by Elena Schwartz
The People’s Climate March took place Sunday, September 21, two days before world leaders, including president Barack Obama, attended a climate summit at the United Nations. Millions of people gathered to attend over 2,600 rallies in 162 countries around the world to call for government action addressing climate change, according to the People’s Climate March website.
In New York City, 400,000 people gathered to participate in the march. Among them were students from this school.
Senior Liam Wilcox Warren joined marchers with his parents and other Newton residents. He described the atmosphere as “very positive and hopeful.”
Senior Kerry Brock and junior Natalie Cohen were also present. Cohen and Brock represented the Student-Organized Climate Action Network (SOCAN), a coalition of high school climate organizations that Brock started over the summer, as well as the Alliance for Climate Education, a nonprofit dedicated to informing high school students of the science behind climate change.
The previous week, SOCAN had an “art build” to make signs and posters to carry during the march, which they brought to New York to “add to the huge sea of signs and organizations,” said Cohen. Members marched in the youth section, along with about 50,000 other college and high school students.
Cohen called this experience “incredibly powerful — there were so many of us who clearly cared about the environment for a variety of reasons, and all of us were working to stop climate change in various ways personally.”
Seeing the variety of people in different sections of the march, which stretched miles down Central Park West, also deeply resonated with Cohen.
“The first section of the march was called the ‘Frontlines of Crisis, Forefronts of Change’ section, and it included people who were directly affected by climate change and pollution disasters,” she said. “Many of these people were victims of oil spills and factory pollution disasters, and they were joined by the leaders of the climate justice movement. These people really made me think about why I was there and who we were fighting for as a movement. It made the climate crisis, which often seems so far away, seem much more relevant.”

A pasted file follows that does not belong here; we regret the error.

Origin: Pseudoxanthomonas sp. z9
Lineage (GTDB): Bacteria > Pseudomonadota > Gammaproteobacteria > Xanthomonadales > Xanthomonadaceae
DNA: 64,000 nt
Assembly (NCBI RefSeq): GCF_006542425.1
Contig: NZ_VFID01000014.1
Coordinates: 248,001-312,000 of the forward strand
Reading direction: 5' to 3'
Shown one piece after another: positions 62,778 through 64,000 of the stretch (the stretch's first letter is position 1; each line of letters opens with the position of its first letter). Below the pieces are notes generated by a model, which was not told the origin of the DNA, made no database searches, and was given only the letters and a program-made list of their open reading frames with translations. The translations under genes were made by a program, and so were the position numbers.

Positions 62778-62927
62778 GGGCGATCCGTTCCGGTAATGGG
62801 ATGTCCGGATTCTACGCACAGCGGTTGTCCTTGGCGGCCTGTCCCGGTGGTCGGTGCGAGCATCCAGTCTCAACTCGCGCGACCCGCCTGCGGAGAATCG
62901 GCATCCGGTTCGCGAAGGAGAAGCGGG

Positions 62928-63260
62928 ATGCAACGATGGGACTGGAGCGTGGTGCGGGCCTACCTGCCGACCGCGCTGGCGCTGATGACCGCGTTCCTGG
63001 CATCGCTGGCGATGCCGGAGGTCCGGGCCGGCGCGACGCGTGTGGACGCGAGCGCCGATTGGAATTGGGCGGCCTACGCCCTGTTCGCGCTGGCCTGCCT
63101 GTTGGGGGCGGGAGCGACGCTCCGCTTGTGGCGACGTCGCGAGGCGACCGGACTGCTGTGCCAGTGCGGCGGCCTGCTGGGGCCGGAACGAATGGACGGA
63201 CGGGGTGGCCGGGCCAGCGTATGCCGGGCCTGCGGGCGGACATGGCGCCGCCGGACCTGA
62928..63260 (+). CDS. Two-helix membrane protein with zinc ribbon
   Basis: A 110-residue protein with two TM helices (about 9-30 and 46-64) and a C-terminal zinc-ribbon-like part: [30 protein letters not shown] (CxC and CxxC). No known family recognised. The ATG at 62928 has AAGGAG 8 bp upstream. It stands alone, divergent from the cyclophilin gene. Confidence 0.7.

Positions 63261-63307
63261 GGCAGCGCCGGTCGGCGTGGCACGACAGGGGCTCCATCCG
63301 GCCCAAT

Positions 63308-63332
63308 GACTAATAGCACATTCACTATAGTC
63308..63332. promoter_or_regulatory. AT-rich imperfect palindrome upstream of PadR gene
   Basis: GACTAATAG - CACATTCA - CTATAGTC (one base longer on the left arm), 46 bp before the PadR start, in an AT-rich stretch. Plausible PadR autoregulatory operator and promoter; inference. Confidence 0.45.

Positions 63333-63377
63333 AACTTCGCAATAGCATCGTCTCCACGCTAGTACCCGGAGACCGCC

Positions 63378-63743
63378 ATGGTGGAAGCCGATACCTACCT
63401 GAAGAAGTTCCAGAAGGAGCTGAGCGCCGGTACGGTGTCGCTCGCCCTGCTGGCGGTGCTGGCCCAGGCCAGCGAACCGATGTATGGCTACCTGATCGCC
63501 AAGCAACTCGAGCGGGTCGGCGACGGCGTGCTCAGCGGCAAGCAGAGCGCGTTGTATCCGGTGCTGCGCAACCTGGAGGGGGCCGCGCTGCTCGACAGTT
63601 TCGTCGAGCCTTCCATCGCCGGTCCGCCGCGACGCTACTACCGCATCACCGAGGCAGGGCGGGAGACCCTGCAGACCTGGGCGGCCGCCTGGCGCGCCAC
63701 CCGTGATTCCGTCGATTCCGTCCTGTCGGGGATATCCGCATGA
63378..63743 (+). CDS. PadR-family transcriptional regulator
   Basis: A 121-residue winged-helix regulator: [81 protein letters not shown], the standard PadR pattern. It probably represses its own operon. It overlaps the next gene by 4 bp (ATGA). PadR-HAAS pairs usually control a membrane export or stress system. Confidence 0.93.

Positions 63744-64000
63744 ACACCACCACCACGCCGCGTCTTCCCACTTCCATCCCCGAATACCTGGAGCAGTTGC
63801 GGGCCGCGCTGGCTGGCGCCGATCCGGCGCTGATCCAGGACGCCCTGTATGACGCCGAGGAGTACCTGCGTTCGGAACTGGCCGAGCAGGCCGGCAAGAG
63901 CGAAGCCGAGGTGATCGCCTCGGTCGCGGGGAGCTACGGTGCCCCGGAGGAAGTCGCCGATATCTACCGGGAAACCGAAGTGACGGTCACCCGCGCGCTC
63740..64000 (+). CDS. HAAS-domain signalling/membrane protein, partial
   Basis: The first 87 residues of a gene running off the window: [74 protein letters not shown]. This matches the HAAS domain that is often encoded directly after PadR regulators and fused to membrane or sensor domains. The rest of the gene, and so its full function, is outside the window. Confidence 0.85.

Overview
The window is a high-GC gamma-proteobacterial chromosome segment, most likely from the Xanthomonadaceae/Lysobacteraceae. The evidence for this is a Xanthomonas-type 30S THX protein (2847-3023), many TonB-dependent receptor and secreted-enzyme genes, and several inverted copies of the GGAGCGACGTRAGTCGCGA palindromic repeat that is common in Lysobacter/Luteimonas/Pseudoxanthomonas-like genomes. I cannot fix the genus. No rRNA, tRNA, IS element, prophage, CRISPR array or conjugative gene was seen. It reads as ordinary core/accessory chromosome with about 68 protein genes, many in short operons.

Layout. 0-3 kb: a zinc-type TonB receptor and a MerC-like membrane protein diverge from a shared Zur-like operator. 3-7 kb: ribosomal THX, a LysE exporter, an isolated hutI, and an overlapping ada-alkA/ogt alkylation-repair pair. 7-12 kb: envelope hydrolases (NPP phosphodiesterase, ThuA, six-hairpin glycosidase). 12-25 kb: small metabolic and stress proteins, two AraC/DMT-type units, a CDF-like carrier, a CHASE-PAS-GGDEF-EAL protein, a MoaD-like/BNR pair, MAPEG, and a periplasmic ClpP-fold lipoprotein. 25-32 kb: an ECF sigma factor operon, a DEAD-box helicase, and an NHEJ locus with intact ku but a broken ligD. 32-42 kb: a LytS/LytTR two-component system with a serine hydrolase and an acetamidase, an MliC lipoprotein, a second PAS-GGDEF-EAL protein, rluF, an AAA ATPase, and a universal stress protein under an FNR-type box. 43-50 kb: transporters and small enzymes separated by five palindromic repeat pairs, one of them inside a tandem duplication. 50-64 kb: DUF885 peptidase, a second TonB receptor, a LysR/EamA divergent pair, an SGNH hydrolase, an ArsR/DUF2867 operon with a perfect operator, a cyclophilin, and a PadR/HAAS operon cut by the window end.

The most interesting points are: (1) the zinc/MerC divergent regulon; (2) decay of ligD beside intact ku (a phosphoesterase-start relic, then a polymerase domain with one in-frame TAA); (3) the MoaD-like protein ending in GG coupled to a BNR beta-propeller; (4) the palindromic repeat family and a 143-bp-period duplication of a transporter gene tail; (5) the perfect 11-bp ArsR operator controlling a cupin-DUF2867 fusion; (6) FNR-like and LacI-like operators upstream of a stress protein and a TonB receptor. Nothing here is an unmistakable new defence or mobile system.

Brock was equally impressed by the march’s atmosphere.
“There is no experience quite like standing beside 300,000 other people, old, young, black, white, students, seniors, and everything in between, all calling for the same thing,” she said. “I have a hard time articulating how powerful that feeling is.”
Brock encouraged students interested in taking serious action on climate change within this community to join Divest Newton, an organization that works to divest Newton from the fossil fuel industry and organizes participation in other events like the march. Students seeking more information or wishing to join the mailing list can email firstname.lastname@example.org.
Cohen advised students who want to get involved in the cause of stopping climate change to “try to educate themselves on climate change, and spread their knowledge to others.”
“Going to clubs which deal with environmental issues or attending events such as this one can be great ways to learn about climate change and take action,” she said. “Greater numbers can affect greater change.”